### Type Inference

*Complete this assignment with the same team you worked with for
Types (Written). You and your partner must each understand the
answers to all the problems, so don't just split up the work.*

#### Part I: Parsing the Language

Write a parser for this language:

<expr> ::= <num> | true | false | {+ <expr> <expr>} | {- <expr> <expr>} | {* <expr> <expr>} | {iszero <expr>} | {bif <expr> <expr> <expr>} | <id> | {with {<id> <expr>} <expr>} | {rec {<id> <expr>} <expr>} | {fun {<id>} <expr>} | {<expr> <expr>} | tempty | {tcons <expr> <expr>} | {tempty? <expr>} | {tfirst <expr>} | {trest <expr>}

The support code specifies the abstract syntax that your parser should return. Your parse function must have the name and contract

parse :: S-exp -> Expr

*You may assume that the s-expressions supplied to*.

`parse`

are valid and closed#### Part II: Constraint Generation

Write a function called `generate-constraints`

that accepts
an expression and returns a list of constraints. You have the freedom to
determine the precise contract of this function, including the representation of
your constraints. However, we strongly recommend that you use the
`Type`

data structures as defined in the support code as part of your
representation of constraints. A few things to note:

List operations are polymorphic; that is, you can create lists of numbers or booleans.

During constraint generation, you will need to generate fresh identifiers. The function

`gensym`

returns a unique symbol each time it is applied. (`gensym`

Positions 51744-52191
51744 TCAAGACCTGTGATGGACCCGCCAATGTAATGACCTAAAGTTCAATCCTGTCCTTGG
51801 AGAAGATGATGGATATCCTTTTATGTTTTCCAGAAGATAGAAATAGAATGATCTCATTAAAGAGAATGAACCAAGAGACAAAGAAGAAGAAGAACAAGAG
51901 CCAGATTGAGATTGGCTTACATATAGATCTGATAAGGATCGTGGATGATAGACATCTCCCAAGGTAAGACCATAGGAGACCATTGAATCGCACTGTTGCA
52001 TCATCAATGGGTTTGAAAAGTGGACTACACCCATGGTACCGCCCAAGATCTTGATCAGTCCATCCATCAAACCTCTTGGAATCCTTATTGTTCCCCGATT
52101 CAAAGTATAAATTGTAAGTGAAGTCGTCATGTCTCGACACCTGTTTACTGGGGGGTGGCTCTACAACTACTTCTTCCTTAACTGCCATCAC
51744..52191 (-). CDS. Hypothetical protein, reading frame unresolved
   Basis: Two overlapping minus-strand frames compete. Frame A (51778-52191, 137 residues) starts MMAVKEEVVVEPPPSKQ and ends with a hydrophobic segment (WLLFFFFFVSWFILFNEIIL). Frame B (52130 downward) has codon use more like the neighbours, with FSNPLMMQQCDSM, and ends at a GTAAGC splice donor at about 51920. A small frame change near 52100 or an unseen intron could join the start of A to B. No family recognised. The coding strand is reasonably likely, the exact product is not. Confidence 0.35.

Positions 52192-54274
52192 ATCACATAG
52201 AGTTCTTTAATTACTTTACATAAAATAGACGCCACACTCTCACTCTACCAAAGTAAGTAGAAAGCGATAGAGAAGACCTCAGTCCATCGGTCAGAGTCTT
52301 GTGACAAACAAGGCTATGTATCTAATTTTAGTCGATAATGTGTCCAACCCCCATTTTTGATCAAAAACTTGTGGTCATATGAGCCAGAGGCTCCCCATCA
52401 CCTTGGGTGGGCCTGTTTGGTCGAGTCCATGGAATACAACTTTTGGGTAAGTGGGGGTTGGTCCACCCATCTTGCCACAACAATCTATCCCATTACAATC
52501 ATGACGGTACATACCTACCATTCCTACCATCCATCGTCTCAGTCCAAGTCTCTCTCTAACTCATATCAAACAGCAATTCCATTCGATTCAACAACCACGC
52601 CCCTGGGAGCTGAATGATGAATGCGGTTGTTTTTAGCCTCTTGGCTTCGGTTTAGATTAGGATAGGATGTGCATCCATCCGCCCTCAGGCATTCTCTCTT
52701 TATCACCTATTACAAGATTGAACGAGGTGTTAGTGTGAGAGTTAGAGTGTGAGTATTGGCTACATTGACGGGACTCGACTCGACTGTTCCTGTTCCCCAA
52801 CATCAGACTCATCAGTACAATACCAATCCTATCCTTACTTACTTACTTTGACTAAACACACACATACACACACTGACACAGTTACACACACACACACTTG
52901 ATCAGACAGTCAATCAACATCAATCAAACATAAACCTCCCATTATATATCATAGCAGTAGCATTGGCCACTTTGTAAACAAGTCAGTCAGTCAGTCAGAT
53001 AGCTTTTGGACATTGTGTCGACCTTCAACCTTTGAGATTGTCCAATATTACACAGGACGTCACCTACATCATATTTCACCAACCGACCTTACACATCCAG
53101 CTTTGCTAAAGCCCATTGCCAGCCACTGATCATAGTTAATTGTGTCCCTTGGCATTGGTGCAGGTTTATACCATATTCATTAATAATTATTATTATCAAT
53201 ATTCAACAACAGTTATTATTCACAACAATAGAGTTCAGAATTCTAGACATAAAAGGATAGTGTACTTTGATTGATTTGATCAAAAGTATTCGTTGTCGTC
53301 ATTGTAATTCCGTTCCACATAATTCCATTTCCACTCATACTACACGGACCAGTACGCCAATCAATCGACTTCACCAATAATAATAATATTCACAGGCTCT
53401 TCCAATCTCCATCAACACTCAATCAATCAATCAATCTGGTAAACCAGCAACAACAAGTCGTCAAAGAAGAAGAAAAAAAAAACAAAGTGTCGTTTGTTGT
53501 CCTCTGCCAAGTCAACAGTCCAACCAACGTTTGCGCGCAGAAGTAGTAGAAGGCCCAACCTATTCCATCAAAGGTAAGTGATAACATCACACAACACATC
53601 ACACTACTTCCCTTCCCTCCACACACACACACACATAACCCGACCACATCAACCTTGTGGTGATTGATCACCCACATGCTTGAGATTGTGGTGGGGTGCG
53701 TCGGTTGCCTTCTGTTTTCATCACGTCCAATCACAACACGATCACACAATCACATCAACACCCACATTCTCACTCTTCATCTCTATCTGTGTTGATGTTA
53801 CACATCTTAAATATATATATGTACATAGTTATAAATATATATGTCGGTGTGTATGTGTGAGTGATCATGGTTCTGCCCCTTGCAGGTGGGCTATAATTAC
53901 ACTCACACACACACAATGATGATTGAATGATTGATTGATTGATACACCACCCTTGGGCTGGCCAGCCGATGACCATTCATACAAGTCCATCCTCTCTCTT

accepts an optional symbol as an argument; the result of`(gensym 'x)`

is then a unique symbol that "looks like "`'x`

.)

#### Part III: Unification

Implement the unification algorithm from the lecture notes. Call the function
`unify`

. The `unify`

function should accept a list of
constraints and return a substitution. However, `unify`

should
signal an error if two types cannot be unified or if the *occurs check*
fails. Again, the precise contract of `unify`

is up to you to
define.

#### Part IV: Inferring Types

To infer the type of a program, parse it, generate constraints, and unify the constraints to get a substitution. From the substitution, you can determine the type of the program.

In particular, define the function

infer-type :: Expr -> Type

#### Part V: Testing and TestFest

`infer-type`

returns a `Type`

, so you will need to test
types for equality. This can be tricky due to type variables, particularly if
`generate-constraints`

calls `(gensym)`

to generate unique
type variables. The support code defines a function ```
((type=? t1)
t2)
```

that returns `true`

if `t1`

and `t2`

are equal, modulo renaming of variables. We've included a few examples that
show you how to use `type=?`

with `test/pred`

and
`test/exn`

. You are free to modify this function as you see fit or
to not use it at all.

You should write unit tests for all functions that you write. However, for
the purpose of TestFest, ensure that your test suites just use ```
parse ::
S-exp -> Expr
```

and `infer-type :: Expr -> Type`

. If you chose
to use the `type=?`

function we have provided, include it with your
test suite.

For fun, try to write a program in this language for which your algorithm infers the type

(t-fun (t-var 'a) (t-var 'b))

#### What Not To Do

You do *not* need to implement an interpreter for this language.

You do *not* need to implement let-based polymorphism.

#### Handin

A single member of your team should handin the assignment. From the directory containing the files for the assignment you wish to hand in, execute

/course/cs173/bin/cs173handin typeinf-prog